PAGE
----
An apparatus is disclosed for predictive control of a turbocharger. The apparatus includes the compressor performance module, the operating parameters module, the difference module, the derivation module, and the response module. In one example, the response value may comprise a boost target specification for a turbocharger charge pressure.

A method is disclosed for predictive control of a turbocharger. The method includes interpreting a compressor performance model for a turbocharger, and interpreting at least one current operating parameter. The at least one operating parameter may include a compressor inlet pressure, a compressor outlet pressure, a pressure ratio across a compressor, an inlet temperature, an exhaust gas recirculation (EGR) fraction, and EGR flow, an inlet air flow, a corrected air flow, a mass flow, a turbine wheel speed, a compressor wheel speed, and a turboshaft speed. The method further includes calculating a performance margin, calculating a performance margin derivative, and calculating a response value.

Calculating the response value may include determining a gain value for a control function. For example, the performance margin may comprise a choke margin where y1=choke margin and y2=d(choke margin)/dt. The gain value is calculated using a first sigmoidal function of the form:

FS 1 ( y 1 ) = a 1 ( 1 + b 1 * ( y 1 - c 1 ) ) + d 1 , Equation 1

and a second sigmoidal function of the form:

FS 2 ( y 2 ) = a 2 ( 1 + b 2 * ( y 2 - c 2 ) ) + d 2 . Equation 2

In one instance the performance margin comprises a choke margin and determining the gain value (RV) includes applying a MIN function such that:


RV=min[(FS 1(y 1)*FS 2(y 2)),1]  Equation 3.

Determining the gain value in the choke margin example may include implementing constant values corresponding to: a=−0.1, b1=−0.25, c1=15, d1=1, a2=0.1, b2=−1, c2=3.5, and d2=1. Implementing a range of constant values may be useful for other various applications where a1 ranges from about −0.05 to −0.5, b1 ranges from about −0.1 to −0.6, and c1 ranges from about −10 to 20, a2 ranges from about 0.05 to 0.5, b2 ranges from about −0.1 to −2, and c2 ranges from about −2 to 6.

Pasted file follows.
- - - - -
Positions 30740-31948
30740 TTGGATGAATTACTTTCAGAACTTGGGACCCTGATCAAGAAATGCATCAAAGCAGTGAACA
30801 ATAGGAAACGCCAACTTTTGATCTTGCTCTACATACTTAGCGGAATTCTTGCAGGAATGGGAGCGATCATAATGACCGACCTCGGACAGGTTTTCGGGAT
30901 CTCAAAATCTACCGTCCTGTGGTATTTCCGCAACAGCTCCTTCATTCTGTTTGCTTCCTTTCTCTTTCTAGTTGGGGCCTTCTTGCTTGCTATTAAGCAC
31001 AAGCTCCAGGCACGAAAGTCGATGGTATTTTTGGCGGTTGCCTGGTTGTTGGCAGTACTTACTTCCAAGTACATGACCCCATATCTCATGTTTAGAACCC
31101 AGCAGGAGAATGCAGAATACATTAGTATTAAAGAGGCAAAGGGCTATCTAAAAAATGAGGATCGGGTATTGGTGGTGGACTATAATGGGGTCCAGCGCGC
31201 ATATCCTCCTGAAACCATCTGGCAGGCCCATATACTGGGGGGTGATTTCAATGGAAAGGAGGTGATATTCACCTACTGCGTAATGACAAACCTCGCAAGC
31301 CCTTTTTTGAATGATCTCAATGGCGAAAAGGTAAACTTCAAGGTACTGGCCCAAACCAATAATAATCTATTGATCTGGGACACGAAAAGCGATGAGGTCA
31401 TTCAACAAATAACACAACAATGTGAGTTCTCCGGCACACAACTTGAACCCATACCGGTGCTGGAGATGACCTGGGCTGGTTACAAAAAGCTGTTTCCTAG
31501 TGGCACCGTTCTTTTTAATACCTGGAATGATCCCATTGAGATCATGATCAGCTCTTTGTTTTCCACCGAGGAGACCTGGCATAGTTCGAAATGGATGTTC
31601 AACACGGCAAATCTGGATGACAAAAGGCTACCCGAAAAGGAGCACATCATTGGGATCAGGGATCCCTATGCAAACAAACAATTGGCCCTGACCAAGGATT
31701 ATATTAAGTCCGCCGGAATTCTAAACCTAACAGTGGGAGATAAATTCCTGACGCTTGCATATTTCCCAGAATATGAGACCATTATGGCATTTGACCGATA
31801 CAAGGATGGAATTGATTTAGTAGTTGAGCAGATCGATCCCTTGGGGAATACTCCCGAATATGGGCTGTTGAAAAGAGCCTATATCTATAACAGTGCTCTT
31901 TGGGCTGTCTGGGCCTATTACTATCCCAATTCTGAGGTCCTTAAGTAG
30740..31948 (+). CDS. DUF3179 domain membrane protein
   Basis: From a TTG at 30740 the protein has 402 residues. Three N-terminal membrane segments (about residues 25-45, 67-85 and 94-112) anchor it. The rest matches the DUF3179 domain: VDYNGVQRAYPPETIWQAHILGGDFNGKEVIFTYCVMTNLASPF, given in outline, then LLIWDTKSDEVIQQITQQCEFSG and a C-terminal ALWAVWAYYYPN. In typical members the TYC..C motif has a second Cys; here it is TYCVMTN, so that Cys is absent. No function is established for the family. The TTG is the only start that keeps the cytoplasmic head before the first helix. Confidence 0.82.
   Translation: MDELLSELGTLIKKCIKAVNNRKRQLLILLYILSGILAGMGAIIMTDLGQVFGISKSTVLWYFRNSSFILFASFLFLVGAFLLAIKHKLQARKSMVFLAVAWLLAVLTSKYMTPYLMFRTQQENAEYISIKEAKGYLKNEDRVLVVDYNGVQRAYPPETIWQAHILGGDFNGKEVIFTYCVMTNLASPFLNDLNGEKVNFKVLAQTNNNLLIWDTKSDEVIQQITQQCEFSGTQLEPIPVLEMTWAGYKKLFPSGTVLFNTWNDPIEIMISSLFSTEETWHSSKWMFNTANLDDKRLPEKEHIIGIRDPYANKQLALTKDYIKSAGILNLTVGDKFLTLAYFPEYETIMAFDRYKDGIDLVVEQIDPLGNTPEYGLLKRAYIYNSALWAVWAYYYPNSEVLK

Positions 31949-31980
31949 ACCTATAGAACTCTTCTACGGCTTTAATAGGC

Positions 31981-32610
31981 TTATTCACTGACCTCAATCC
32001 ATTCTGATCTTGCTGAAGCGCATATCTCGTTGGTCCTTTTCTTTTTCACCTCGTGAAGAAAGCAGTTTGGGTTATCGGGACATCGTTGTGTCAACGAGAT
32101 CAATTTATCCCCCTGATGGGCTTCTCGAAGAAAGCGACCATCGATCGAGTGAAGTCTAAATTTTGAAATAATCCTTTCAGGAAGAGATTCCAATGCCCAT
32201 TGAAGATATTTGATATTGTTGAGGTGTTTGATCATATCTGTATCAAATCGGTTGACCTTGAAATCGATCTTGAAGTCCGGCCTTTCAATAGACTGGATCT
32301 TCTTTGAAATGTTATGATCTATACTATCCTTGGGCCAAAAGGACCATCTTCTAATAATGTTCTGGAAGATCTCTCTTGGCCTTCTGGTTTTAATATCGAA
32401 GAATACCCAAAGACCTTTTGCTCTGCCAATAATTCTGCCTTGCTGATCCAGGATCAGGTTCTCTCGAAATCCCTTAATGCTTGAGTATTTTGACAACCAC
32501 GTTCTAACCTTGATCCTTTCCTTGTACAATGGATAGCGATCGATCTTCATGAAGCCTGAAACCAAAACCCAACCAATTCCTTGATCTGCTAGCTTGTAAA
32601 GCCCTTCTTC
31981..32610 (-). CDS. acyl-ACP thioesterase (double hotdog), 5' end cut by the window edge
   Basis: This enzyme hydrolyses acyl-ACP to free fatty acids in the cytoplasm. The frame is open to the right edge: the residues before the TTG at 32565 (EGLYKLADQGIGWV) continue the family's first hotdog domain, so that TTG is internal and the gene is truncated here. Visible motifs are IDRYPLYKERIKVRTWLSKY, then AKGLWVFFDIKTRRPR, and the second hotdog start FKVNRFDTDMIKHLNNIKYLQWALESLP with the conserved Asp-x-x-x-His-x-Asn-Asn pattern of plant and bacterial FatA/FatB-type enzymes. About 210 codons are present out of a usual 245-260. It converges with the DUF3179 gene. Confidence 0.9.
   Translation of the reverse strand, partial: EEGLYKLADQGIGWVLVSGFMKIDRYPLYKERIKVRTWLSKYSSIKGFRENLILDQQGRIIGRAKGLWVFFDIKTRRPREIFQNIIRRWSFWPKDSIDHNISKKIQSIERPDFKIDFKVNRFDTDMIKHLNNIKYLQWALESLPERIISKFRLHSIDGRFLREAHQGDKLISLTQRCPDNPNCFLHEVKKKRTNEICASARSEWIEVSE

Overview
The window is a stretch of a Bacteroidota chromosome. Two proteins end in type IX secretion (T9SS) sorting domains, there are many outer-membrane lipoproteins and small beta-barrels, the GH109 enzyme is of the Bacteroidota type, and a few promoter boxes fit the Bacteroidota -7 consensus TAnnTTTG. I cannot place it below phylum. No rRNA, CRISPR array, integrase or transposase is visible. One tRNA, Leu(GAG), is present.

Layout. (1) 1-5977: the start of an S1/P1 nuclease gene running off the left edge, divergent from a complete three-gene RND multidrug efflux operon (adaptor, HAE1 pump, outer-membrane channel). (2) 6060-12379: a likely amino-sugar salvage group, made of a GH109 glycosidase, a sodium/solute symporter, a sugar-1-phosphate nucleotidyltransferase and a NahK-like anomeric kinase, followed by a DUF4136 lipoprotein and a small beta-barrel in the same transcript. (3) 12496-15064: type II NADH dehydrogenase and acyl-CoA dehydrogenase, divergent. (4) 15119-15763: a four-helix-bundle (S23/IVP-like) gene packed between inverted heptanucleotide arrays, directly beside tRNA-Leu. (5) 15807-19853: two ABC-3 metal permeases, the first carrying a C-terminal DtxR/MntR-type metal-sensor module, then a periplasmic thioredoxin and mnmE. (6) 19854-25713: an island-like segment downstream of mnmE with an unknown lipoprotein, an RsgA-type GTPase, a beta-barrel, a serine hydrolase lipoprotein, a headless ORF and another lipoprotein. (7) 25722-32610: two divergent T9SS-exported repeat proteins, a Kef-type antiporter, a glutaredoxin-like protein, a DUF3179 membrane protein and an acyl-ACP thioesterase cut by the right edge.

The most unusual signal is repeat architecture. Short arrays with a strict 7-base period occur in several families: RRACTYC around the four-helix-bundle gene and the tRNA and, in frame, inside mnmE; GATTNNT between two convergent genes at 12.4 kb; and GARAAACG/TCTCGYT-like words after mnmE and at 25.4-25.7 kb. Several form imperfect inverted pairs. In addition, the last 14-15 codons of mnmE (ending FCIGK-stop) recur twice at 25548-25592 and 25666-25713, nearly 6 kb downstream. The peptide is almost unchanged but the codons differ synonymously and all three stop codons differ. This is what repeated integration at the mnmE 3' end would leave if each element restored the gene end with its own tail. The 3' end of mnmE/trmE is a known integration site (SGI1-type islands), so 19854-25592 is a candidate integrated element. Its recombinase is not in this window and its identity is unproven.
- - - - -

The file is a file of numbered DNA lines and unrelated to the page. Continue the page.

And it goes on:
The method further includes calculating the response value where the performance margin comprises a surge margin. In the example y1=surge margin and y2=d(surge margin)/dt. The gain value (RV) is calculated with the preceding Equation 1 and Equation 2, and determining the gain value (RV) further includes applying a MAX function such that:


RV=max[(FS 1(y 1)*FS 2(y 2)),1]  Equation 4.

Determining the response value where the performance margin comprises the surge margin further implements constant values correspond to a1=0.1, b1=−0.25, c1=15, d1=1, a2=−0.1, b2=−1, c2=3.5, and d2=1. Alternate applications may implement constant values where a1 ranges from about 0.05 to 0.5, b1 ranges from about −0.1 to −0.6, c1 ranges from about −10 to 20, a2 ranges from about −0.05 to −0.5, b2 ranges from about −0.1 to −2.0, and c2 ranges from about −2 to 6. The gain value may correspond to a boost pressure target gain value for a high pressure turbocharger.

A computer program product is disclosed for predictive control of a turbocharger. The computer readable program when executed on a computer causes the computer to interpret a compressor performance model for a high pressure turbocharger, and interpret current operating parameters. Current operating parameters include a pressure ratio and a corrected flow corresponding to a high pressure turbocharger. The computer program product calculates the performance margin based on the pressure ratio, the corrected flow, and the compressor performance model. The computer program product further calculates the performance margin derivative comprising a rate of change of the performance margin over a time interval, and calculates a response value according to the performance margin and the performance margin derivative. The computer program product controls a turbine bypass valve such that the boost target is achieved.